Queensland’s next governor, chief justice Paul de Jersey, says he will resist the urge to offer his opinions when giving assent to new laws.
Queensland’s chief justice and next governor doesn’t think the rift between the judiciary and the Newman government is major or long-lasting.
Premier Campbell Newman announced on Wednesday that Paul de Jersey would become the state’s 26th governor from July 29, taking over from Penelope Wensley.
At a news conference announcing his appointment, Justice de Jersey defended Mr Newman’s right to express his opinions and played down the fallout from his criticisms.
The premier has incurred the wrath of the legal profession for suggesting some defence lawyers acting for bikies are hired guns who are part of the criminal gang machine.
He was also accused of breaching the separation of powers when he urged the judiciary in 2013 to start realising what the community wanted and act accordingly.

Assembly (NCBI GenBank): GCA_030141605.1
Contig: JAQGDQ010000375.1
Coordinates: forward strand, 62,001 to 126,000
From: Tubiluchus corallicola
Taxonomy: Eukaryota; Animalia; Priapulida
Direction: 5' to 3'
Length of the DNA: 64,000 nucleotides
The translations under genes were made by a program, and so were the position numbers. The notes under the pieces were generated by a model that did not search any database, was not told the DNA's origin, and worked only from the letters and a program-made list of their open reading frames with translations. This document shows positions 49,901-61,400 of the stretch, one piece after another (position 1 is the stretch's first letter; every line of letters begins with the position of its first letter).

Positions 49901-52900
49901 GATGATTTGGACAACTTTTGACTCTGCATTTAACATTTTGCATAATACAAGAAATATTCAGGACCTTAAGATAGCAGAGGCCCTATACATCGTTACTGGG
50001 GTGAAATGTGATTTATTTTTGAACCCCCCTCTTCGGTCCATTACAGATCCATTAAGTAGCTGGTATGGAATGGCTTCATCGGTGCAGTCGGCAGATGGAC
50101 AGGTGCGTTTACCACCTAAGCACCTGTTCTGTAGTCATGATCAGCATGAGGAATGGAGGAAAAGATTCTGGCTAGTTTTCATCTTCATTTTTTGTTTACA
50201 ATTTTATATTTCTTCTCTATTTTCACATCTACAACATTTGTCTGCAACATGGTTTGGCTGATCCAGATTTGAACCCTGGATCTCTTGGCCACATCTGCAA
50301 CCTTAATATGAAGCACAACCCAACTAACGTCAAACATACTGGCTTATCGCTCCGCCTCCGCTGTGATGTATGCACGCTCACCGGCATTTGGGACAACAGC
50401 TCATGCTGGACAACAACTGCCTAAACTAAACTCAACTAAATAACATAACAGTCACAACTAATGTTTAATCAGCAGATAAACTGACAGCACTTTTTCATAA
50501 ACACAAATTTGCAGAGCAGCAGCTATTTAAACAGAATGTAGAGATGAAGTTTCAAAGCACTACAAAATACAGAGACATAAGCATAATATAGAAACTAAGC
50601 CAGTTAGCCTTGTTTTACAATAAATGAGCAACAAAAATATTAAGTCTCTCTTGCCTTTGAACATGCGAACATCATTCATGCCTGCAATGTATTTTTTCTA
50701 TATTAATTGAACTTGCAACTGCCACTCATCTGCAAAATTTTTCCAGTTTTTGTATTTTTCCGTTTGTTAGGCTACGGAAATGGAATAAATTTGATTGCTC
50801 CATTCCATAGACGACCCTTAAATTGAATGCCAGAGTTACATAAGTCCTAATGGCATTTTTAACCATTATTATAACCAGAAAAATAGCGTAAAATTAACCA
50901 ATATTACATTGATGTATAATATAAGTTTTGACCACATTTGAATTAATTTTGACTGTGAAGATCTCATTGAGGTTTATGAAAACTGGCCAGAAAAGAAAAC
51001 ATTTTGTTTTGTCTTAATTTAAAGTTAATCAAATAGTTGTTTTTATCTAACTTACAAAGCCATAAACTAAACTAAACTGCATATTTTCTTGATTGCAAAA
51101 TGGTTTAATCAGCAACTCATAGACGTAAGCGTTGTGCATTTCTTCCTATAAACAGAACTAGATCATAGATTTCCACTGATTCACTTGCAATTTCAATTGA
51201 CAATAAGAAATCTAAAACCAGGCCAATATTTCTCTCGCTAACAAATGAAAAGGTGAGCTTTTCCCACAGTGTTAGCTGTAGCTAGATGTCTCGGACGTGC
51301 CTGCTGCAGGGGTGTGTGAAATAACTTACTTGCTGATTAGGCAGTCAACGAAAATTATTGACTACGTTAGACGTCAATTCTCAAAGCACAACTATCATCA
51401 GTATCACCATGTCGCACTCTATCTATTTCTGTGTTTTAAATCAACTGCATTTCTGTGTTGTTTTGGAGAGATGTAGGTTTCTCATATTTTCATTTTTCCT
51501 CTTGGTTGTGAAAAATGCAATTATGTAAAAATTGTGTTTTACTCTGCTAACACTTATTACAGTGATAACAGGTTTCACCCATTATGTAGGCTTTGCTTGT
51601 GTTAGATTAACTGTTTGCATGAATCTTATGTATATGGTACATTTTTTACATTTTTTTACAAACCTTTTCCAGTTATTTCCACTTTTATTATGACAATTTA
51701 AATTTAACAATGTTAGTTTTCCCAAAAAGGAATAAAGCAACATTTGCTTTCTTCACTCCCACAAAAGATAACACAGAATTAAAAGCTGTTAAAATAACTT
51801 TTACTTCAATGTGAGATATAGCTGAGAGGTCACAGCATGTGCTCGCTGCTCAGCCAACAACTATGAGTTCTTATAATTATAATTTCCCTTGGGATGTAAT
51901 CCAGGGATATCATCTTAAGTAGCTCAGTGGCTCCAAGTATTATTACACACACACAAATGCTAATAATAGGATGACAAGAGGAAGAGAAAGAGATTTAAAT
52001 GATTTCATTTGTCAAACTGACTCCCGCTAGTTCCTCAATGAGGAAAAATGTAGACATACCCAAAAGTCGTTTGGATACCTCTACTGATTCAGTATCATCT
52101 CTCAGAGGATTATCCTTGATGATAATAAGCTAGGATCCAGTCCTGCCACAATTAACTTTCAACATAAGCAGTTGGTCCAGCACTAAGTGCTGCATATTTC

“A degree of tension is a healthy incident of a democracy which respects the rule of law as ours does,” Justice de Jersey said on Wednesday.
“I do not see any persisting adverse effect on the independent legal profession or court system.
“I don’t think there is a major problem in the relationship between the court system and the executive legislative branches of the government at all.”
Justice de Jersey said that as governor, he would resist any urge to offer his opinions when giving assent to new laws.
“A governor makes a mark in other ways, principally through interaction with the people,” he said.
Mr Newman said Justice de Jersey had served the people of Queensland well throughout his legal career.
“His extensive experience and service to the people of Queensland makes him not just qualified but the perfect fit (as governor),” he said.
Opposition Leader Annastacia Palaszczuk said Justice de Jersey was a good choice and his appointment would have the support of the community.
“It’s a decision that we can all agree on,” Ms Palaszczuk said.
The Australian Monarchist League’s Queensland branch welcomed the appointment of Justice de Jersey, a constitutional monarchist.
“Justice de Jersey has spent a lifetime in the service of the Queensland people and there is nothing more fitting than his appointment to signify an outstanding career dedicated to our community,” spokesman Ben Collison said in a statement.